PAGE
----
In scholarly circles, it is customary to refer to an author by using the title of his/her books. Thus, for example, I am known among my colleagues as “Motive Clauses,” because I wrote my doctoral dissertation on the topic of Motive Clauses in Hebrew Law (Scholars Press, 45, 1975).
What are, in fact, “motive clauses”? Instead of giving a technical analysis of my doctoral dissertation, here is a popularized version of my thesis: “Motive clauses” are statements attached to laws, which justify or clarify a legal norm. “Do this, do that, because….” In reality, laws do not need a clause of this kind. They simply state, “The speed limit is 30 miles an hour,” or, “Do not murder” and then they identify the penalty in case of transgression. Yet, in the Bible, many laws are accompanied by motivational clauses. Why?
I was drawn to study this phenomenon more than 40 years ago, while I was a graduate student at the University of Pennsylvania (1969-75), when I read an article by two biblical scholars claiming that these clauses are unique to the Bible. Yet, being familiar with other ancient Near Eastern texts, I knew that this was not correct. Even though Babylonian or Assyrian laws are not usually accompanied by such clauses, many indeed are. So, I decided to study in greater detail this literary phenomenon.
Motivational clauses appear in different forms. Some biblical laws are accompanied by explanatory statements, appealing to the common sense of its time, such as: When a master hits a slave and the slave survives, “he [the master] is not to be avenged, since he [the slave] is the man’s property” (Ex. 21: 21). In other texts, the clause justifies the law by appealing to God’s authority, like, “You shall be holy, because I, the Lord your God, am holy” (Lev. 19: 2). Others, instill a fear of punishment. For example, priests are prohibited from drinking liquor when entering a tent of Meeting, “lest they die” (Lev. 10:9). Yet, others promise well-being after the law is implemented: honor your parents, “so that you may long endure on the land that the Lord your God is assigning you” (Ex. 20: 12). Here are two examples from the ancient Near Eastern texts: According to the Laws of Hammurabi the builder, who sets up a shaky structure that collapses, is responsible for the damage, “because he did not make strong the house he built and it fell down” (LH 232). According to Middle Assyrian laws, in case of divorce, the husband can take back his gifts but not what she brought into the marriage, “it being reserved for the woman” (MAL A 38).
Where does the literary influence come from to provide legal statements with motivational clauses? I argue that the source is the wisdom literature. An analysis of proverbs, maxims or words of the sages in the ancient Near East, including the Bible, shows that laws and proverbs are very often formulated with motivational clauses. Examples: “Keep your feet from their (the sinners) path, for their feet run to evil” (Prov. 1: 16); or, “Do not crush the needy in the public court, for the Lord will take up their cause” (Prov. 22:22-23). Or, in extra biblical wisdom texts: a popular saying in Byblos, “My field is like a woman without a husband, because it lacks a cultivator”. Or, “Do not reproach someone older than you, for he has seen the Sun before you” (Proverbs of Amenemope, Ch. 27:1, Egypt).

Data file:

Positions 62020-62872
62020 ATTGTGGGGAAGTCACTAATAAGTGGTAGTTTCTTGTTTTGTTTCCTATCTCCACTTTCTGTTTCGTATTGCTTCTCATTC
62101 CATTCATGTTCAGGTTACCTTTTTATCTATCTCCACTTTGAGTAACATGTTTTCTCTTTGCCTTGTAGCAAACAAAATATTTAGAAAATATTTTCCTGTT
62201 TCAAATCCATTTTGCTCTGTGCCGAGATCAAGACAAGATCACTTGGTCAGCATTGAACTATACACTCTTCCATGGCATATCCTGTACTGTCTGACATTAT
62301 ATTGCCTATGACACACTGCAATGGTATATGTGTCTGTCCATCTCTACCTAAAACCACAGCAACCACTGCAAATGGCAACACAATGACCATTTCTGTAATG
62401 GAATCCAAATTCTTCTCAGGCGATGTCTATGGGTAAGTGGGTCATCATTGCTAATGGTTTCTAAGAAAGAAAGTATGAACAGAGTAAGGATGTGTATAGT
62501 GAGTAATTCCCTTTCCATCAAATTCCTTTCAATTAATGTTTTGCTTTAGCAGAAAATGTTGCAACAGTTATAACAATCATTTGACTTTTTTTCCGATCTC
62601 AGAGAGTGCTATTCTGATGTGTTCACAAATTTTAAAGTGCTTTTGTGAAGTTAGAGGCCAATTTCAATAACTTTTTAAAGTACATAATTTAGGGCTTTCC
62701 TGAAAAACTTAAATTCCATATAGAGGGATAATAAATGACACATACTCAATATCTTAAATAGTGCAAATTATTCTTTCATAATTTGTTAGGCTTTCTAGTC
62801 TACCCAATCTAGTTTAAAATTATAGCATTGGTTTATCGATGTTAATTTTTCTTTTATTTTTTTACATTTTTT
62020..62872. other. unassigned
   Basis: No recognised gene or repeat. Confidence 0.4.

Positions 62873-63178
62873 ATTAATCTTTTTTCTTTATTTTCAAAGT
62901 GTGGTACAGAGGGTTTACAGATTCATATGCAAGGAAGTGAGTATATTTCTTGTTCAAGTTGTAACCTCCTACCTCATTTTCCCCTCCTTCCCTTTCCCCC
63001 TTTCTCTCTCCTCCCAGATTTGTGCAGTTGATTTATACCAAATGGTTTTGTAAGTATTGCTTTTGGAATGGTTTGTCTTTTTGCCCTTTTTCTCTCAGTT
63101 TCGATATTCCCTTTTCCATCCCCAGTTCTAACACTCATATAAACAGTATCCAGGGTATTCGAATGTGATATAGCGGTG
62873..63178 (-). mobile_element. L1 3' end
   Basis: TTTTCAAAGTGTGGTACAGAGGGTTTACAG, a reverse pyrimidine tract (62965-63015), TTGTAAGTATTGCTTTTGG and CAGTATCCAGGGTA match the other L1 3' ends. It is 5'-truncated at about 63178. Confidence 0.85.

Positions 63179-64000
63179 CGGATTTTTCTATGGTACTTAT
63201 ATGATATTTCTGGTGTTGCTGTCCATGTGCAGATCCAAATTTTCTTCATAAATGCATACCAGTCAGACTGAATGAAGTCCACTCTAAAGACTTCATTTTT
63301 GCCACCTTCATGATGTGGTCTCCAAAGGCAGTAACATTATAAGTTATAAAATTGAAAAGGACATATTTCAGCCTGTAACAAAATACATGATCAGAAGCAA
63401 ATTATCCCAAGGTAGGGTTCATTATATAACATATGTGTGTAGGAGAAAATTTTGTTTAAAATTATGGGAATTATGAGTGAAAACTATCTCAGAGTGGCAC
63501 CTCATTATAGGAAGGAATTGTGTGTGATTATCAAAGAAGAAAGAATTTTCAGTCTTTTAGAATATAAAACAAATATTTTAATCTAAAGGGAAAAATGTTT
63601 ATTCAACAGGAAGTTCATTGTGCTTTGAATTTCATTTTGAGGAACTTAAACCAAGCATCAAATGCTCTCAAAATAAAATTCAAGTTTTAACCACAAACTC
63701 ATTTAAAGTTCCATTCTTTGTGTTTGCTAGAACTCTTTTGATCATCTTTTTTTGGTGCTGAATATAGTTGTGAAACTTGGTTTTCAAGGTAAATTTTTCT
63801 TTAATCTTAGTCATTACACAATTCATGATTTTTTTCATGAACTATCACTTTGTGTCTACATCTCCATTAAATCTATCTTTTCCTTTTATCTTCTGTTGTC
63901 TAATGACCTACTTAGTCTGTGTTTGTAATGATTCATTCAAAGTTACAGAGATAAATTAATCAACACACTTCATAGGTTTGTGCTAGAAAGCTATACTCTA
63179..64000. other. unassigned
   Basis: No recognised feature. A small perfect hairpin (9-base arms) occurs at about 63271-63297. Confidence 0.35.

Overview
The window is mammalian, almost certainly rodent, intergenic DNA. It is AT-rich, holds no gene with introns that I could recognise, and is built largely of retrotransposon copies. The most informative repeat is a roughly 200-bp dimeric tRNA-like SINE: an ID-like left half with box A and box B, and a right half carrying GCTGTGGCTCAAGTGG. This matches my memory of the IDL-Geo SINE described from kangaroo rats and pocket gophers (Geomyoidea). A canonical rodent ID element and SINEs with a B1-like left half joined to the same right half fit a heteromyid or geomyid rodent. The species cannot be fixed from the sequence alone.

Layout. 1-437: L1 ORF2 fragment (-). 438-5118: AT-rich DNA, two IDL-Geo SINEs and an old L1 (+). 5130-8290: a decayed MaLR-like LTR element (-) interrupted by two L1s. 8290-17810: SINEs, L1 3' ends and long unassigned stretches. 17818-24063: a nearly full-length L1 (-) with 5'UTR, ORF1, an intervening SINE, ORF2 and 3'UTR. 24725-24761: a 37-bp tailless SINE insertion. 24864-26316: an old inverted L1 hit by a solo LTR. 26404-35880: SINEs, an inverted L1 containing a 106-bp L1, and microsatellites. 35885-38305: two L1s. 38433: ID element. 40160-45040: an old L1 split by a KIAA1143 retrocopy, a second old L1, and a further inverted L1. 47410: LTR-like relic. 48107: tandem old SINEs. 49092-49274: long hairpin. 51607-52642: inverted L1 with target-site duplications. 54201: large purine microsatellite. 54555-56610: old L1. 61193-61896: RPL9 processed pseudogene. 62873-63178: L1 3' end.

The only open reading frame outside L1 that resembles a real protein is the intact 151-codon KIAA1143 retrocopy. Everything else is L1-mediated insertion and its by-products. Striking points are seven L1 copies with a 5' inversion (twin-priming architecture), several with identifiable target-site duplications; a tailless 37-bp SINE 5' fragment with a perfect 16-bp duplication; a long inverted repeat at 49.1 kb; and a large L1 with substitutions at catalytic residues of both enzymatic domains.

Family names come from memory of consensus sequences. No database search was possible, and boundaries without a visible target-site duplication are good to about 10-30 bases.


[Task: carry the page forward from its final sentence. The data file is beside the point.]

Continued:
If motivational clauses are found both in sapiental literature and laws, it is very tempting to argue that biblical laws were not laws per se, carried out by the courts, but wisdom sayings that encouraged people to do the right thing. That changes the entire perspective of the way in which we read and study the so-called biblical laws, which, I maintain, are only guiding principles, recommendations, encouraging statements or customary practices, but not laws.
It is also important to note that of the thousands of legal cases we have available in the Babylonian literature, not a single case has been resolved by saying that it was “according to the laws in Hammurabi.” Similarly, we do not have any court case in the Bible that was clearly adjudicated according to a prescribed law. Indeed, the shoftim (“officials,” in biblical Hebrew this word does not mean “judges”) who functioned as leaders in ancient Israel (e.g., Deut. 16: 18) were most likely guided by customary practices of their time. Law emerged later on in Jewish history, when Rabbis began to codify the teachings of the Bible (e.g. the Mishnah and Talmud) and transformed them into norms that could be enforced by religious courts.
Rabbi Rifat Sonsino, Ph.D.
Framingham State University
Books by Rifat Sonsino:
FINDING GOD (URJ; Behrman House)
THE MANY FACES OF GOD (URJ; Behrman House)
WHAT HAPPENS WHEN I DIE? (URJ; Behrman House)
DID MOSES REALLY HAVE HORNS? (URJ; Behrman House)
SIX JEWISH SPIRITUAL PATHS (Jewish Lights; Turner)
THE MANY FACES OF GOD (URJ; Behrman House)
AND GOD SPOKE THESE WORDS (Commentary on the Decalogue; URJ; Behrman House)
VIVIR COMO JUDIO (Palibrio)
MODERN JUDAISM (Cognella)
MOTIVE CLAUSES IN HEBREW LAW (Scholars Press)